Thursday, January 24, 2019

CGTC3 Talks: Day Three

More great talks on the final day of CGTC3!  Here are my summaries.


Tomoaki Abuku: "On Nim-like Games Played on Graphs"

Tomoaki investigated NimG with heaps on the edges.  Fukuyama proved a bunch of results about these in 2003.  Tomoaki's team used groups of independent zero-sum-valued vertices to find new results, including for many bipartite graphs.


Svenja Huntemann: "Enumerating Domineering"

Svenja build off work by Oh and Lee that counted independent sets on grids (accidentally) counting Kayles positions--as well as Col.  By considering each square as falling into one of five categories, Svenja and her team found a formula for the number of positions on an m x n board.  Even more complicated is enumerating the maximal positions--in order to build the polynomials, 3x3 matrices are needed instead of 2x2.


Valentin Gledel: "Maker-Breaker Domination Number"

Valentin and his team extended previous work on the Maker-Breaker Domination game.  In the game, the Dominator tries to build a dominating set while the Staller chooses vertices to exclude.  This new work investigates the number of moves the Dominator needs to win; a pair with each case of each player going first.  They found graphs that work for any pair of numbers!


Ravi Kant Rai: "Optimal Play in Duidoku Game"

Ravi found Duidoku--a two-player game based on Sudoku that I had been playing back in 2011 (though under another name).  Ravi found a set of permutation strategies for the second player to never lose (so either win or draw) from the initial position.  Ravi generalizes this to grids of any size, showing that Player two has the advantage exactly when n is even.


Hironori Kiya: "Two Player Tanhinmin and its Extension"

Kiya introduces Tanhinmin as a combinatorial version of a Japanese card game, Daihinmin.  In this game, players play increasing cards (or pass) until one player has emptied their hand (they then win).  Kiya's team found a linear-time algorithm to determine winnability (assuming the cards are already in sorted order).  Kiya extended this to show that it also works when you add in the 8-cut rule from Daihinmin.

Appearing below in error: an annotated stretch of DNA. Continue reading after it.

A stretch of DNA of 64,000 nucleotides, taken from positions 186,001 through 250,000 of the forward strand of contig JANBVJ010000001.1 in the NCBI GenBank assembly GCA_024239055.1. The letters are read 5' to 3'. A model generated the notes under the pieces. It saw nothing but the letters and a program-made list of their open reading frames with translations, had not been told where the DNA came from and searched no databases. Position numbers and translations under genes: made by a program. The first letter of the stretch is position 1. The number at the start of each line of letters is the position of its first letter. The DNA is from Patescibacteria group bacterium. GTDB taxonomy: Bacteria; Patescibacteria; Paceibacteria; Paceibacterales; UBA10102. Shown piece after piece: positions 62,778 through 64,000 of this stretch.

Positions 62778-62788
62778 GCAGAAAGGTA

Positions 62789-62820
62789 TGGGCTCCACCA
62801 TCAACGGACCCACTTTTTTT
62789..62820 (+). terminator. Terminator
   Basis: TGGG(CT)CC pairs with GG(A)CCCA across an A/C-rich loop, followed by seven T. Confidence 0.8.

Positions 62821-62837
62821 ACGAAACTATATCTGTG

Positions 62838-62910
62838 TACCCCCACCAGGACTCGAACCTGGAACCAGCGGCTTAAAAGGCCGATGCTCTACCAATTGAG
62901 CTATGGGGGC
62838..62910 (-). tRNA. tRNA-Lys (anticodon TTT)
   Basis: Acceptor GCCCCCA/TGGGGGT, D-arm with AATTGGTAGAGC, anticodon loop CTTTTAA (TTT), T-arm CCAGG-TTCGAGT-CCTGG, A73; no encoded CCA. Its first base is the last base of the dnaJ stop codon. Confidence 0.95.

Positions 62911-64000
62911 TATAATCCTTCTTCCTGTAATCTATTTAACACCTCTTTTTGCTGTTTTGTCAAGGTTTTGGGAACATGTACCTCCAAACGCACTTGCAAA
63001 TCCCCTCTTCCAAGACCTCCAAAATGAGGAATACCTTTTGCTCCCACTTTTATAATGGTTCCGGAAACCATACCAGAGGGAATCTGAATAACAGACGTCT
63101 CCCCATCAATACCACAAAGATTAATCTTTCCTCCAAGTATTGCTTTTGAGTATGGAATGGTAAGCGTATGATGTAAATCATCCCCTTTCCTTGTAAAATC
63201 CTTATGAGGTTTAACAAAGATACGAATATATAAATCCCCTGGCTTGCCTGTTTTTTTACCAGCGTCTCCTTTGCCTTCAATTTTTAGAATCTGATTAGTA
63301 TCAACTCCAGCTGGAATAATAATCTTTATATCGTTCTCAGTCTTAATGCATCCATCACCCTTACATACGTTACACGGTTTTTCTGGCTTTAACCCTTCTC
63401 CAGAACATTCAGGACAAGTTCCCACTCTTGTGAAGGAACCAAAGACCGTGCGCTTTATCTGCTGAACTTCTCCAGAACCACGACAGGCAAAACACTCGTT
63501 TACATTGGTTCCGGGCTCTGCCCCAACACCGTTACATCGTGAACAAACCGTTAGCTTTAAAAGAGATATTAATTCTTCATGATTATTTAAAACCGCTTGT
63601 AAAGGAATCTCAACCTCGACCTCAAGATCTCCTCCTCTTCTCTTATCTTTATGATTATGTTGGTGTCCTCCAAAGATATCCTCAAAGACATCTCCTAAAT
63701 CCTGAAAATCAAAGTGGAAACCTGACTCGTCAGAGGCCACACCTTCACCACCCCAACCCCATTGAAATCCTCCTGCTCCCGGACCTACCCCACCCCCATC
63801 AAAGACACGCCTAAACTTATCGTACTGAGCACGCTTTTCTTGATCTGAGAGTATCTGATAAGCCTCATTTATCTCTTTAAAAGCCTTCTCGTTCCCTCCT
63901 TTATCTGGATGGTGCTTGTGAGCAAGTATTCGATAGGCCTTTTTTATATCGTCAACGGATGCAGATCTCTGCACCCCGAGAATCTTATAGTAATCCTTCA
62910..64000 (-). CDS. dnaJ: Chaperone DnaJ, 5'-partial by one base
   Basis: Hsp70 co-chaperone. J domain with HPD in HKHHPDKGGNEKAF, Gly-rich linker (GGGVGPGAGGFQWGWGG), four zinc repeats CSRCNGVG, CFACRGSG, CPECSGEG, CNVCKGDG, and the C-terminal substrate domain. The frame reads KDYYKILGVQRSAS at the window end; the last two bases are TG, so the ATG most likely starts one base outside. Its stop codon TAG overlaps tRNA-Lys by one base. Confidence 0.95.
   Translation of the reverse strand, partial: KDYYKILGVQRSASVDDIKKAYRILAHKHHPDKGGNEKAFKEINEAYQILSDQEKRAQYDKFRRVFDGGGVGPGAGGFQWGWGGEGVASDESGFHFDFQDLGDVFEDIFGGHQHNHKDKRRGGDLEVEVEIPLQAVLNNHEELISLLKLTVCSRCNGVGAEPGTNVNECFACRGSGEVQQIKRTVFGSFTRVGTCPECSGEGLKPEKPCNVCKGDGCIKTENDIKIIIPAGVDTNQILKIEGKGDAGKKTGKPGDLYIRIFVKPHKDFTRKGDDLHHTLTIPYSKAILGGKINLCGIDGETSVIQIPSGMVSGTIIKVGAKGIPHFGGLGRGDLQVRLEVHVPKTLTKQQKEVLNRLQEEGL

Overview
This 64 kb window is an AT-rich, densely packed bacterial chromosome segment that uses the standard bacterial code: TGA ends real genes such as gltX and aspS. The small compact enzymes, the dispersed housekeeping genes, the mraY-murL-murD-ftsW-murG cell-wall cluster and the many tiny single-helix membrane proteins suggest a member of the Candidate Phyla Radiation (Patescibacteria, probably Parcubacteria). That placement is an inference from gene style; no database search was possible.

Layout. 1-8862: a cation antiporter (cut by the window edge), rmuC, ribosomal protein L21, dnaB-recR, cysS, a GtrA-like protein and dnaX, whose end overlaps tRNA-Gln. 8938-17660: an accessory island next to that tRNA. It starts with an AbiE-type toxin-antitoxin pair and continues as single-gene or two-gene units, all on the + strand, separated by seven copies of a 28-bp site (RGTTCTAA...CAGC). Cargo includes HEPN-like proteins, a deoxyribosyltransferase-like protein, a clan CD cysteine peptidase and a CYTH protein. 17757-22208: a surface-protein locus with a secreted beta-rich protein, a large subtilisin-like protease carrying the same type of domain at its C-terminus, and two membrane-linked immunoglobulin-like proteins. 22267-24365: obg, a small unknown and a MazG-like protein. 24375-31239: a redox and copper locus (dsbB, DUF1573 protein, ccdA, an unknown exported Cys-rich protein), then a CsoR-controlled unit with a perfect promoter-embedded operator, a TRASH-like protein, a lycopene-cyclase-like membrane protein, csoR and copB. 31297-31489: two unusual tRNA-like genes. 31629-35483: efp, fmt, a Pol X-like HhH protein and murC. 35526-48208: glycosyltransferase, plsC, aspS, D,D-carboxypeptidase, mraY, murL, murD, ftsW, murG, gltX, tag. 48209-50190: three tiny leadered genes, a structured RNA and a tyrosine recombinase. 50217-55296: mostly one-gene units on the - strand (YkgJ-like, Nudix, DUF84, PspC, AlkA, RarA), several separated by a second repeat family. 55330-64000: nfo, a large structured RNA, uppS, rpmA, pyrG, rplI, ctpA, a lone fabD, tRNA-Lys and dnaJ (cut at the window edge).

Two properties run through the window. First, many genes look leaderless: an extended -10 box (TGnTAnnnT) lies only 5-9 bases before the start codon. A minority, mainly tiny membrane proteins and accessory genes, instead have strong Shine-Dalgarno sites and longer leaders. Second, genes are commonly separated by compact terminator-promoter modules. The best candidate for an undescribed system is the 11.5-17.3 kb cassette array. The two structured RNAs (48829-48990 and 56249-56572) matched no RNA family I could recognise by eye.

Matt Ferland: "Computational Properties of Slimetrail"

Matt presented work he completed with me while an undergraduate at Plymouth State!  Slimetrail is one of the games used by Ludus in their tournaments all across Portugal.  Matt proved that a generalized version (on graphs) is PSPACE-complete.  Matt showed the gadgets in the reduction from QBF.

CGTC3 Talks: Day Two

The second day of talks at CGTC3 were also excellent!  Here are short summaries.


Yuki Irie: "p-Saturations of Welter's Game and the Irreducible Representations of Symmetric Groups"

Yuki confirmed a long-standing conjecture by Mikio Sato (from the 70's!) stating that Welter's Game is related to the representations of groups.  Yuki made the connection by generalizing Welter's game using p-Saturations.  In these versions, the nimber values can be found via a formula using addition without carry in base p and Young diagrams!


Thane Plambeck: "Shotgun Wedding: EGT & CGT"

Thane showed a new potential method for combining EGT and CGT.  In this, he considers some repeatable economic game where players have a set of options to choose from each round.  The application of CGT comes from adding an alternating-turn game to generate those option sets.  Thane's method of choosing includes switches, creating a first-mover advantage situation.


Alda Carvalho: "Combinatorics of Jenga"

Alda and her team considered perfect play in Jenga as a combinatorial game.  Each row low enough in the tower (meaning, it has at least one full row above it) acts as a *2 component.  The total value is not just a simple sum, however, because blocks are added to the top, revealing a new *2 pile after every three moves.  Alda generalized this concept as Clock Nim, then found nimbers by considering it as a type of subtraction game.


Koki Suetsugu: "On a Wythoff-type Extension of the General Subtraction Game"